Your credit score is just a three-digit number, but it can unlock a plethora of opportunities if you have a good score or foreclose opportunities if you have a poor score. These opportunities include loans with lower interest rates and credit cards with more generous rewards. It’s never too early to start thinking about your credit score because it takes time to build up a positive credit history. After all, your length of credit alone accounts for 15 percent of your score. But, when you’re 18, you face a few more hurdles to building your credit score because of your age.
Applying for a Credit Card
Getting a first credit card is a great way to start building your credit, as long as you pay your card on time each month. Most of the time, lenders can’t use your age against you in determining whether or not to issue you a card. However, because you are under 21-years-old, you must be able to show that you have the independent ability to make repayments on the card. For example, even a part-time job might be enough depending on your income.
If you don’t have your own income or assets necessary to show you can pay back your charges, you must have a guarantor on the account who is at least 21-years-old. The guarantor promises to pay back whatever you charge on the credit card if you don’t repay it yourself. A guarantor could be a parent, older sibling or friend as long as they’re willing to put their credit on the line for you.
Consider a Secured Credit Card
If you can’t get approved for a traditional credit card, a secured credit card could be a viable alternative. A secured credit card works similarly to a regular credit card except that you have to put down a deposit equal to your credit limit. You still charge expenses and make your monthly payment like you would with a regular credit card, and it still shows up on your credit report to help build your credit, but the lender has your deposit to fall back on in the event you don’t make payments. Plus, sometimes your credit card company will refund your deposit after a certain period of time if you’ve shown yourself to be a reliable borrower.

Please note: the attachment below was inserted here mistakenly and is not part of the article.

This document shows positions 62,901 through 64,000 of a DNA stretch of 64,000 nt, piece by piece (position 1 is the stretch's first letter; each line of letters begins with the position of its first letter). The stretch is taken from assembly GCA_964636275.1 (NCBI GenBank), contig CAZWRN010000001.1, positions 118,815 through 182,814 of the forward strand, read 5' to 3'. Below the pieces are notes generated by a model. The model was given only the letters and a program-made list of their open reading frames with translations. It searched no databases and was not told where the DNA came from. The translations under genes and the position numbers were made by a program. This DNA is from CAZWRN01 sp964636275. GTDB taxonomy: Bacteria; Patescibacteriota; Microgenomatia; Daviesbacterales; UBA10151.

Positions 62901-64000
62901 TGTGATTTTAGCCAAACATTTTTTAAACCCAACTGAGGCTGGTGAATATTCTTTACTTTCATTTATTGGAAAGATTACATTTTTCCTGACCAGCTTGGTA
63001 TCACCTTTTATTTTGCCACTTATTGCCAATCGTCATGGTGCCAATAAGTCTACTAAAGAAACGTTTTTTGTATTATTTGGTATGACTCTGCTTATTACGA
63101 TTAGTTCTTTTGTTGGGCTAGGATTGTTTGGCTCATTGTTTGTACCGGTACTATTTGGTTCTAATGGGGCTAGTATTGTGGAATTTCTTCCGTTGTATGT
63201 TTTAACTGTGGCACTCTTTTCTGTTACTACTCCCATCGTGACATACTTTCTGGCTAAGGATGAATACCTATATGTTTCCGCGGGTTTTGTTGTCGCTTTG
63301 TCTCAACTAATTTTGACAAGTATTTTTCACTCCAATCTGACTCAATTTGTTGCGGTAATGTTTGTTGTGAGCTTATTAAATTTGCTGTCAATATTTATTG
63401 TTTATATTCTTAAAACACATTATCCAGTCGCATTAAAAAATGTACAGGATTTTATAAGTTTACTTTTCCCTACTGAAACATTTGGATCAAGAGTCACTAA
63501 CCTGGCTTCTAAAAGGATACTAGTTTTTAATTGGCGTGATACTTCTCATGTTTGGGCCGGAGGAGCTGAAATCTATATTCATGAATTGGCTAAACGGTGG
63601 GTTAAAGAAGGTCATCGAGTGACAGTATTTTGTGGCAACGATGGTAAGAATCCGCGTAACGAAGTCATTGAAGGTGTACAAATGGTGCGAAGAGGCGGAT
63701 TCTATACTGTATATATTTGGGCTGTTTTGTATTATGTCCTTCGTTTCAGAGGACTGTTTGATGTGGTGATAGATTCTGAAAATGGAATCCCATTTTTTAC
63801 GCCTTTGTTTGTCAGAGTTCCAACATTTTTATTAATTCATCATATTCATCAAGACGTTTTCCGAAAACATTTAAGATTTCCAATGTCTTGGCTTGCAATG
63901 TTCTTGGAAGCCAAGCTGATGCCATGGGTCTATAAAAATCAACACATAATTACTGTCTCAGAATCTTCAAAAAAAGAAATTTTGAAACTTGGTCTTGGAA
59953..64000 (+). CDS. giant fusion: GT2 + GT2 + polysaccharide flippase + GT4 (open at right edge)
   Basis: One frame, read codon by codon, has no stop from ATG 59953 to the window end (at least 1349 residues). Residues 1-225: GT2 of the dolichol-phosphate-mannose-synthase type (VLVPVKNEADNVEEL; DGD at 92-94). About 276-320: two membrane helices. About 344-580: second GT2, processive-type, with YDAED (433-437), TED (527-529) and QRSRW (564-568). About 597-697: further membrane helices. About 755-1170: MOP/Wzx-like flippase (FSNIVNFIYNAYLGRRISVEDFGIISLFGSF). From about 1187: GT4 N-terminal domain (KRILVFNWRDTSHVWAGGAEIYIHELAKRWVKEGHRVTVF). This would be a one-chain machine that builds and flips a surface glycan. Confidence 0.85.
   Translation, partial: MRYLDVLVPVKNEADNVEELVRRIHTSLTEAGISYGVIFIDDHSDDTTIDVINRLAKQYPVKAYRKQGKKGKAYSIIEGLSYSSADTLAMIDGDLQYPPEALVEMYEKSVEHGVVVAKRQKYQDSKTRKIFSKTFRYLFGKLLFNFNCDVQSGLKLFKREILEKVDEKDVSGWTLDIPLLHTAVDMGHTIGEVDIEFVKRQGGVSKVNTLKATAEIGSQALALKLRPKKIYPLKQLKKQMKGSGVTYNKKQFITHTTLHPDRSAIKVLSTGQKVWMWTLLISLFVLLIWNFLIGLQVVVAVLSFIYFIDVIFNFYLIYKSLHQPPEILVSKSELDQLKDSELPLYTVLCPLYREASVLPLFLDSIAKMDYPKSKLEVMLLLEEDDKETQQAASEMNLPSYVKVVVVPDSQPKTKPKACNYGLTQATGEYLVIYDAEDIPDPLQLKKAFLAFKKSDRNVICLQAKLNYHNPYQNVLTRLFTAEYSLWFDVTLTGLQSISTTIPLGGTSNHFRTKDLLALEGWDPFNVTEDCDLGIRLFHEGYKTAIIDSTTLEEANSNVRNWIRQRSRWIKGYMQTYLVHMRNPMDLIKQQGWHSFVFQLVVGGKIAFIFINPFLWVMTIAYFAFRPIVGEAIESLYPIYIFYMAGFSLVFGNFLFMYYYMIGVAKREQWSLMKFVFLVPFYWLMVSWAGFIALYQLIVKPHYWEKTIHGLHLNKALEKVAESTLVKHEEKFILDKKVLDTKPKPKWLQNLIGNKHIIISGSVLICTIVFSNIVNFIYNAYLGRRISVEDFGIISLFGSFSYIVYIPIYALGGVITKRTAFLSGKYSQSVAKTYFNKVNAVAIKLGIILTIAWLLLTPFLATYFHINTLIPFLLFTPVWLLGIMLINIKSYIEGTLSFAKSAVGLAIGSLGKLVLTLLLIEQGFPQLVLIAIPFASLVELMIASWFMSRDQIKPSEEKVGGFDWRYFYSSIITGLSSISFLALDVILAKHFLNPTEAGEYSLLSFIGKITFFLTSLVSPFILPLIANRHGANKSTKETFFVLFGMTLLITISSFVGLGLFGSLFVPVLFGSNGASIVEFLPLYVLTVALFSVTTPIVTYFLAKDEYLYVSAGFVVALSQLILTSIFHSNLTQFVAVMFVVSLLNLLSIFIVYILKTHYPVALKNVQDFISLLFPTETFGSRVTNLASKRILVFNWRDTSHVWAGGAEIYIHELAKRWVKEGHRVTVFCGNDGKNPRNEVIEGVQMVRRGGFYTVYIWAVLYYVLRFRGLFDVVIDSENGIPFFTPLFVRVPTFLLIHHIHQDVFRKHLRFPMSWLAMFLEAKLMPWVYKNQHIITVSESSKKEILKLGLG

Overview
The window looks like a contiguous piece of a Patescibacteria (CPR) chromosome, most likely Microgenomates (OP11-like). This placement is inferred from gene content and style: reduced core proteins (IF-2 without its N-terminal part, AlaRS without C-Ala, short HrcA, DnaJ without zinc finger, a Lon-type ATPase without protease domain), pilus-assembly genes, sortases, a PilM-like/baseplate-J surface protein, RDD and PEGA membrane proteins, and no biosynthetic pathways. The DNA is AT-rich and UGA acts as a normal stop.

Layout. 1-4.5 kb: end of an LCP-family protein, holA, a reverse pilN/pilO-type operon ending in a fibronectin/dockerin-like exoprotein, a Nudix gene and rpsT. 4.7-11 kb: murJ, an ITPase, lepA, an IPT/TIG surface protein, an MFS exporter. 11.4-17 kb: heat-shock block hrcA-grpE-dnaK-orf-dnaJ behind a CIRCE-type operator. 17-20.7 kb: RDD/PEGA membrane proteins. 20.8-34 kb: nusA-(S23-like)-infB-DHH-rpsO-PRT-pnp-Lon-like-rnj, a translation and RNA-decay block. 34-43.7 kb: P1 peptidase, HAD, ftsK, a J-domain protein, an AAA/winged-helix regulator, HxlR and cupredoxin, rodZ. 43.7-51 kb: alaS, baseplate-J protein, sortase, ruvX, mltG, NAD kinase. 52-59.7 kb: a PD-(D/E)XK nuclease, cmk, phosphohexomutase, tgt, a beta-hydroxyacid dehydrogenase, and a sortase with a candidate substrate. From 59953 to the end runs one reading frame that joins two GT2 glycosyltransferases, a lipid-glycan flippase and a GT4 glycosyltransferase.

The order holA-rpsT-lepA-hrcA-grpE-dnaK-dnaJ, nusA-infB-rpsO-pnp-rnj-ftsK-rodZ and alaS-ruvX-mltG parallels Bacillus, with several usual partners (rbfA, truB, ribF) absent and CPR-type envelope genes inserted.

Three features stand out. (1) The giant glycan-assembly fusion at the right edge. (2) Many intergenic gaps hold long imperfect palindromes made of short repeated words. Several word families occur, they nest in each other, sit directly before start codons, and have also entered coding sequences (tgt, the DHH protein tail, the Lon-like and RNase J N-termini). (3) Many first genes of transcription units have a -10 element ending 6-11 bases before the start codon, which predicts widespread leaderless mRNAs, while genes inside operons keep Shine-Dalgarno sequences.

Using Credit Responsibly
No matter what type of credit you use, make sure you use it responsibly. Otherwise, you could hurt your credit more than you help it. For example, paying on time each month helps build a positive credit history, but if you miss payments, your credit score will suffer. Also, aim to keep your credit card balances to less than 30 percent of your available credit.
- Prepaid credit cards can be convenient for things such as online purchases but are not the same as secured credit cards. They don't help build a credit rating.
- You can get a free copy of your credit report once each year from AnnualCreditReport.com. Your credit report will show your credit history, including major credit transactions and the standing of your account or accounts. You can use this information to correct or dispute incorrect entries as well as to guard against identity theft. Read the FAQs on the website for more information.
- Apply for only one or two credit cards at a time. Applying for too many credit cards can lower your credit score because each card you accumulate counts against your total available credit.Creditors also are skeptical of anyone who suddenly starts applying for several cards all at once. They might suspect identity fraud, for example.
- Can Being a Co-signer on an Established Credit Card Help Increase Your Credit Score?
- Credit Cards for People Trying to Build Credit
- Positives & Negatives of Credit Cards
- How Much of a Balance Should You Leave on a Credit Card?
- What Can a Consumer Do If Denied Credit?
- Will Credit Cards That Are Open and Not Used Hurt Your Credit Score?
- How Much Can Paying Off One Credit Card Raise Your Credit Score?
- What Affects Your Credit Score Negatively?